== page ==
The NAACP acknowledged "the remarkable artistic merit" of the film when it was first released, but decried "the impression it gives of an idyllic master-slave relationship". Disney re-released the film in 1956, but then kept it out of circulation all throughout the turbulent civil rights era of the 1960s. In 1970 Disney announced in Variety that Song of the South had been "permanently" retired, but the studio eventually changed its mind and re-released the film in 1972, 1981, and again in 1986 for a fortieth anniversary celebration. Although the film has only been released to the home video market in various European and Asian countries, Disney's reluctance to market it in the USA is not a reaction to an alleged threat by the NAACP to boycott Disney products. The NAACP fielded objections to Song of the South when it premiered, but it has no current position on the movie.

Perhaps lost in all the controversy over the film is the fact that James Baskett, a Black man, was the very first live actor ever hired by Disney. Allegedly, though, Baskett was unable to attend the film's premiere in Atlanta because no hotel would give him a room.

Last updated: 12 July 1997

JediCole
12-22-2002, 11:20 AM
I watched my newly acquired Fellowship of the Ring DVD set (at least the extended movie part) last night. This thread was on my mind as I watched anything and everything to do with the fighting Uruk Hai.

Dreadlocks?!

As I stated in my earlier post, the hair on these creatures spoke more to me of something akin to horse hair. Only in a couple of shots does the hair even seem be be bunched up, usually in a muddied way, that might at first glance appear to be something akin to dreadlocks. However, in almost every shot, the hair of these orcs continues to give the impression of a horse's mane or tail. Long, straight, and flowing, if course and heavy.

The reason the classification of the hair as it appears on film is a sticking point is that the author of the diatribe that accuses the author and filmmakers of racism takes great pains to point out the alleged dreadlocks as one of the strongest pieces of evidecne in making the case. However, given that keen observations prove otherwise, it simply underscores my point that when one looks hard enough, they find what they seek. The author of the essay on obvious racism in LOTR could not find enough emphirical evidence to support the case, so fell back on conjecture, anicdotal evidence, and even misinterpretation of the facts so as to establish a foundation for the points being made in the article.

Ultimatly, the arguement loses all of its credibility when it is founded only in an attempt to turn what is realy there into something that will prop up otherwise meaningless points of contention. Though some here took up the challenge to find the inherant racial undertones in childhood favorites of the recent past in a tongue in cheek vein, the point that is made by those "findings" is that if you want to imbue racial undertones into anything, you can certianly find a way to make it happen. I'll never be able to look at Go Fish in the same way again!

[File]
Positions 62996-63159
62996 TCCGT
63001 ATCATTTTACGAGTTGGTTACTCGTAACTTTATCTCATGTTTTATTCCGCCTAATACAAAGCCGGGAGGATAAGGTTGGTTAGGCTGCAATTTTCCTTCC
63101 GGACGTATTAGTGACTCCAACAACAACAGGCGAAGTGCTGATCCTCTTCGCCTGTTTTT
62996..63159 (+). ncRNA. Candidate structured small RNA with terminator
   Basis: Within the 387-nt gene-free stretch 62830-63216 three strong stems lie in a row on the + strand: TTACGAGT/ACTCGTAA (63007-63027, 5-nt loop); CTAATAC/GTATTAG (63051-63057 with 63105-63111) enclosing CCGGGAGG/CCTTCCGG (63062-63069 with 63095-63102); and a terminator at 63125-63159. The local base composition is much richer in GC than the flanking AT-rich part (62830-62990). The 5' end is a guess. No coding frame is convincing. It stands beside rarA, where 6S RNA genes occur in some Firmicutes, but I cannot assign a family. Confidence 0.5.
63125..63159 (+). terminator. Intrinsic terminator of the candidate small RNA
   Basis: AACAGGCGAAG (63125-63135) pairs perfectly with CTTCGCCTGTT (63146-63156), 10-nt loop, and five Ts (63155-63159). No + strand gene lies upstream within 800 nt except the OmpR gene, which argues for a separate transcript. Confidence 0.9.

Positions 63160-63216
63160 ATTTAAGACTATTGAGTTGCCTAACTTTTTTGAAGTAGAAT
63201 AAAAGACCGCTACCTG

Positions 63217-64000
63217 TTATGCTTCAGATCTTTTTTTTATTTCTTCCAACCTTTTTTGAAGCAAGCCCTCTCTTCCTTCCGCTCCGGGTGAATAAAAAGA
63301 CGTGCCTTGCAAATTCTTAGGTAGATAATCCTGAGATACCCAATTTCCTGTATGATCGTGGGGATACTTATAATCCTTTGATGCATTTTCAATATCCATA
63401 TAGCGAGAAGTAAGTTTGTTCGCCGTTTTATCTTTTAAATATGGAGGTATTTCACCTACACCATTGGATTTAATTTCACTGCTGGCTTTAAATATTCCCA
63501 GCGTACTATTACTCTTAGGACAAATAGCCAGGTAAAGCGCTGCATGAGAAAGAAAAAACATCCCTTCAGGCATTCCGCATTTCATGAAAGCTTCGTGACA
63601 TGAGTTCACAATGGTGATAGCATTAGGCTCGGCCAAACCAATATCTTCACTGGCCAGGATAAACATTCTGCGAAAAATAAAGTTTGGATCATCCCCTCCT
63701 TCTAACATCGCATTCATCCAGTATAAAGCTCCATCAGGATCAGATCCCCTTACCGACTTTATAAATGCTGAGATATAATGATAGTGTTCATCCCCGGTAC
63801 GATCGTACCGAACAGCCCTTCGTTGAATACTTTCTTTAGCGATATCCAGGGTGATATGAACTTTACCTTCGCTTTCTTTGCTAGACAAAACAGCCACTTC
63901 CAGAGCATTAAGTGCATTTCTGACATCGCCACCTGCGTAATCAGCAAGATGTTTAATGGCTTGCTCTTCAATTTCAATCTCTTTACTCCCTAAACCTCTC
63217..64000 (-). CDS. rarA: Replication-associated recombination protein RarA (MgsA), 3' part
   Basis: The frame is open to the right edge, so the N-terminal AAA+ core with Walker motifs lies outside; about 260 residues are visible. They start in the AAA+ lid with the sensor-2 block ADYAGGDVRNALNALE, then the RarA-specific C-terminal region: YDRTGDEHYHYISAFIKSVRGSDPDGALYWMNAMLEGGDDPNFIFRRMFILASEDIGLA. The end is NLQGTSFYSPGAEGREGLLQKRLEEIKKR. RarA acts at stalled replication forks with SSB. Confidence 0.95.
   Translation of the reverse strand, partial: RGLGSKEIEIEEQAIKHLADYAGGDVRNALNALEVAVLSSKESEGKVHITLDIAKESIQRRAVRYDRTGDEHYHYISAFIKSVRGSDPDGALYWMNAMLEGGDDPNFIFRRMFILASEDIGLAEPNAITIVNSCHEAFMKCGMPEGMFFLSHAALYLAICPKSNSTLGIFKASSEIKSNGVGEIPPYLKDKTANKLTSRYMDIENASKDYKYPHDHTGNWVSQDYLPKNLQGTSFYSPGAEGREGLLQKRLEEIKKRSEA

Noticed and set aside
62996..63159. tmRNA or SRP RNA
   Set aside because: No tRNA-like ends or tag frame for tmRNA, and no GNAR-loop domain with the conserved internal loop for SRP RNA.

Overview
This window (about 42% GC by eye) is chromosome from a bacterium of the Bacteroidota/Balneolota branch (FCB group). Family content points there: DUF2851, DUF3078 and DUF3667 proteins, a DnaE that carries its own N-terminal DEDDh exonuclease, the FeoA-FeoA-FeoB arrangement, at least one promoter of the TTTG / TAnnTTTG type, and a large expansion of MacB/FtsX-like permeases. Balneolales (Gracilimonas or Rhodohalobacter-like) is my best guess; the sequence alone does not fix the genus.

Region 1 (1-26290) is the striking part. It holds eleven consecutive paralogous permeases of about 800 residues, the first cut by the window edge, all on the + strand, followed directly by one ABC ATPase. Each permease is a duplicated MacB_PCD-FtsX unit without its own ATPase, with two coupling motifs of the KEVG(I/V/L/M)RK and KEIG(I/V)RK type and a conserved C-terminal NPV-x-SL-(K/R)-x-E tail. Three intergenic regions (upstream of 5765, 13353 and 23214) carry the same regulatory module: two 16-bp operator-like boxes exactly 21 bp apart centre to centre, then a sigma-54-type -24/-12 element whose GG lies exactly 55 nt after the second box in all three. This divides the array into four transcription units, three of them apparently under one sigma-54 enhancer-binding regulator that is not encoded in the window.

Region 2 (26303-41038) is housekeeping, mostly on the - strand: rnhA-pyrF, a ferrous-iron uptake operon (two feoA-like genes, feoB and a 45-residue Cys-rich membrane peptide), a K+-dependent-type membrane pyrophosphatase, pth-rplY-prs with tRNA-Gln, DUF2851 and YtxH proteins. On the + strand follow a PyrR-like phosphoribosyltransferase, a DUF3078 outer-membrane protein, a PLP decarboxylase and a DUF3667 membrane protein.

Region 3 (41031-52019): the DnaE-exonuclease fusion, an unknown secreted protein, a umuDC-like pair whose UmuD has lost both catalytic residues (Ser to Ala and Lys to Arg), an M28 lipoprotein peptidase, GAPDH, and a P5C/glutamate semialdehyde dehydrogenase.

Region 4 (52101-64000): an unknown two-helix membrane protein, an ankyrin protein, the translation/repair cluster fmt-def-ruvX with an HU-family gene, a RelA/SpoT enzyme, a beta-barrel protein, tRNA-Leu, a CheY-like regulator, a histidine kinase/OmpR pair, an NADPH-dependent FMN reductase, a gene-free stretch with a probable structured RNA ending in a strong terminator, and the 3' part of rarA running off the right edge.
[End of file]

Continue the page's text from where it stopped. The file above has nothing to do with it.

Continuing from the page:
Jedi Master Silas
12-22-2002, 07:00 PM
People need to shut the flock up and get over it. I'm sick of the race game period.

2-1B
01-12-2008, 05:48 PM
Honestly, I'm surprised there wasn't more controversy regarding the undertones between The Hobbits.

And I didn't realize until now that Old Fossil used to be Twodot Tattooine. Curious.

Jargo
01-14-2008, 03:56 PM
I'm sick of people reading inuendo into literature that clearly isn't there. I wholeheartedly agree with jedi master silas.

bigbarada
01-14-2008, 05:15 PM
I believe that someone who watches a movie like Star Wars and sees "racist undertones" is probably more guilty of being a racist than George Lucas.

JON9000
01-22-2008, 12:33 PM
I believe that someone who watches a movie like Star Wars and sees "racist undertones" is probably more guilty of being a racist than George Lucas.

Come on, Star Wars is racist as Hell, particularly in the OT. Every single Imperial Officer has a British accent. It's like they are trying to say all White British dudes are imperialists! I won't stand for it, nor will the British Anti-defamation League, and neither should you!!!

stillakid
01-22-2008, 12:34 PM
I'm sick of people reading inuendo into literature that clearly isn't there. I wholeheartedly agree with jedi master silas.

What did you mean by that? :sur:


:lipsrsealed:

El Chuxter
01-22-2008, 12:35 PM
Yeah!

And why does Leia have an American accent when she's fighting the Imperials, and is only taken seriously by the Imperial rulers when she badly fakes an English accent?

BountyHunterScum
01-22-2008, 02:46 PM
I could b-tch about SW's portrayal of white people being nazi's in the empire.....hahahaha.

Kidhuman
01-22-2008, 03:28 PM
And I didn't realize until now that Old Fossil used to be Twodot Tattooine. Curious.

I didnt realize it either until the 2nd and third post

2-1B
01-22-2008, 08:30 PM
I could b-tch about SW's portrayal of white people being nazi's in the empire.....hahahaha.

but will you ?